And we're seeing Kayleigh McEnany take the podium today and downplaying that very important and interesting story that we need to find out more information about. But we're also not getting any sense that President Trump is not only going to make any of this process graceful, but there's so much at stake right now, Ari.

The coronavirus numbers are just staggering. And I'm sure we can all think about and relate to people we know all over this country, not just in the big cities, but in rural America, who are facing incredibly tragic situations.

And, at the same time, President Trump and the first lady are hosting parties at the White House, potentially endangering not just participants, but the staff of the White House and the people who live in this city that I'm in Washington, D.C.

And we're hearing that the president is thinking about not attending the inauguration, not placing the standard phone calls, and, of course, floating this idea of perhaps even having some sort of a launch of a new campaign or having some sort of a rally on Inauguration Day.

We talk about the president breaking norms and changing traditions, but that language is sort of innocent-sounding, right? It sounds just like you're shaking things up. These are really big changes that are rocking the foundation of how our democratic process typically happens.

And it's just going to mean more work for the Biden administration to try to unite the country coming in.

MELBER: Well, you make such an apt point about the backdrop of the pandemic, the recession, the problems that a president should address.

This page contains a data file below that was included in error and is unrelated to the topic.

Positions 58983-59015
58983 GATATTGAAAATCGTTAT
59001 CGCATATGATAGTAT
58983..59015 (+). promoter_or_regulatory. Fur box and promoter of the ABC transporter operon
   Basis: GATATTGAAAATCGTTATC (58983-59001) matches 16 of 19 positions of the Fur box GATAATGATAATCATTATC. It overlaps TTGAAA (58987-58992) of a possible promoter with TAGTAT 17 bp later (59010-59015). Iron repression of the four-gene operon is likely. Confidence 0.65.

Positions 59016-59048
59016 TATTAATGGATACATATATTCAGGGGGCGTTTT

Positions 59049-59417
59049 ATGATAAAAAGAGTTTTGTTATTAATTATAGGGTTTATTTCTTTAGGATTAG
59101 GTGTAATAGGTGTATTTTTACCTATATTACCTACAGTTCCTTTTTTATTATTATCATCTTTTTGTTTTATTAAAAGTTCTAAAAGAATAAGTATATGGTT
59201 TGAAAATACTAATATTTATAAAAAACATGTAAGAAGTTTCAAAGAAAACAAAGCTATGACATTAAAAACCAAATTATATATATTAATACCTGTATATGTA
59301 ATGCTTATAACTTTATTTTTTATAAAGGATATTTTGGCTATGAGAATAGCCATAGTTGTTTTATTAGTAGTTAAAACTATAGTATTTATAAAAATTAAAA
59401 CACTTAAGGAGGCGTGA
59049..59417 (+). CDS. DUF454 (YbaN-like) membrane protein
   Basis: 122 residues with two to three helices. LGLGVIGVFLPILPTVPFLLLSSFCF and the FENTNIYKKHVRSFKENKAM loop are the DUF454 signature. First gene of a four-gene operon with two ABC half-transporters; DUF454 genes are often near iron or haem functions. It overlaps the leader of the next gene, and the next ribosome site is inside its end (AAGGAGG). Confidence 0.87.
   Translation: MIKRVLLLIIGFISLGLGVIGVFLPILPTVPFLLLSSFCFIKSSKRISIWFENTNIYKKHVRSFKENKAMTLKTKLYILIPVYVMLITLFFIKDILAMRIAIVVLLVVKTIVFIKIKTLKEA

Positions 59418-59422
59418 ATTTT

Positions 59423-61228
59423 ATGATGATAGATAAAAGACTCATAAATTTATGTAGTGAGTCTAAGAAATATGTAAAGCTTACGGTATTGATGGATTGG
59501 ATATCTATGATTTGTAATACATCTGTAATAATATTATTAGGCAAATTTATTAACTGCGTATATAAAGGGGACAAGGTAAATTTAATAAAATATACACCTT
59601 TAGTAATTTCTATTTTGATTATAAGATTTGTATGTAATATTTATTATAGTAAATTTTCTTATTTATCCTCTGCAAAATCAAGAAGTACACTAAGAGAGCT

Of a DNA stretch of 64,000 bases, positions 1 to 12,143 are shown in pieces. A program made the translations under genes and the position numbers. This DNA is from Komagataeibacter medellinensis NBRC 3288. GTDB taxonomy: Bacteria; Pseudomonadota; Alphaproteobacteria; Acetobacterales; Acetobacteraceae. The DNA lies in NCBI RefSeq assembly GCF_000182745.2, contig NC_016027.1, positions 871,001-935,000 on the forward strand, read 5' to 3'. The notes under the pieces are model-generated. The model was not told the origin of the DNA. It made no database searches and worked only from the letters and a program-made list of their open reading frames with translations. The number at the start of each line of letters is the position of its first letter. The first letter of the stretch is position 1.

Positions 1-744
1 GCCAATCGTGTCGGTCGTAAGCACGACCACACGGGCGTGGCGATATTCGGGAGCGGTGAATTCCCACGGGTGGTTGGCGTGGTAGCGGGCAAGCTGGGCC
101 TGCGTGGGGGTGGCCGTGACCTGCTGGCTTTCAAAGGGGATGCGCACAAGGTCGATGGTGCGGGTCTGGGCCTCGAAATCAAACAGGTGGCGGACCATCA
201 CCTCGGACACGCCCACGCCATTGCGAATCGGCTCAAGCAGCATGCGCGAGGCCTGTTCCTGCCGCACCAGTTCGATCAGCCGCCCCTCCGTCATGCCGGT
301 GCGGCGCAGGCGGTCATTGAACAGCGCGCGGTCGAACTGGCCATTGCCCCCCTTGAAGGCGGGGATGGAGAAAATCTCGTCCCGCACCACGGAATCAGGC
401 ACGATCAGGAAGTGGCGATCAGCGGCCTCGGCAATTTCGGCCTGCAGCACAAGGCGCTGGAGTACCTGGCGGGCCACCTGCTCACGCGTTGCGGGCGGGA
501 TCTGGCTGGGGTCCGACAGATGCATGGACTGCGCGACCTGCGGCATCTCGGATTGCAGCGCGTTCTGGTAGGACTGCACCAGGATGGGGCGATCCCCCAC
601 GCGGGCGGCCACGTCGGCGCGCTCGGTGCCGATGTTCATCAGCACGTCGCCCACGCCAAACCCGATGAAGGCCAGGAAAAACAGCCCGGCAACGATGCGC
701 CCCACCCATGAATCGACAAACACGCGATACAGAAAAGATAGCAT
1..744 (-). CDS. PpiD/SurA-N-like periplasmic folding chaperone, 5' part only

I'm reminded of a line from that really exhaustive piece in your paper by your colleagues about Donald Trump's failed efforts post-election to overturn the will of the voters. And it had a line that said, he became so obsessed with this thwarted legal strategy that he was spending the majority of every day fighting to keep a job that he refused to do.

And I thought, on that one, "The Post" really nailed it.

Libby and Joyce, I want to thank both of you. Maya comes back. Appreciate you guys.

Coming up, we have our shortest break, 30 seconds.

But we have new reporting on Bill Barr's problems after debunking voter fraud, and what Trump plans to do while Biden is taking the oath of office, something one of our guests just mentioned.

We're going to get into all of that and a special guest tonight, Atlanta Mayor Keisha Lance Bottoms, on the rhetoric and the rebuke of the risk of violence, including finally coming from some in the president's own party -- when we're back in just 30 seconds.


MELBER: Here's a headline you don't hear every day in this era, MAGA supporters and Trump loyalists turning, angry with Attorney General Bill Barr, who has long been known as very, very loyal to the president, all because he said something true.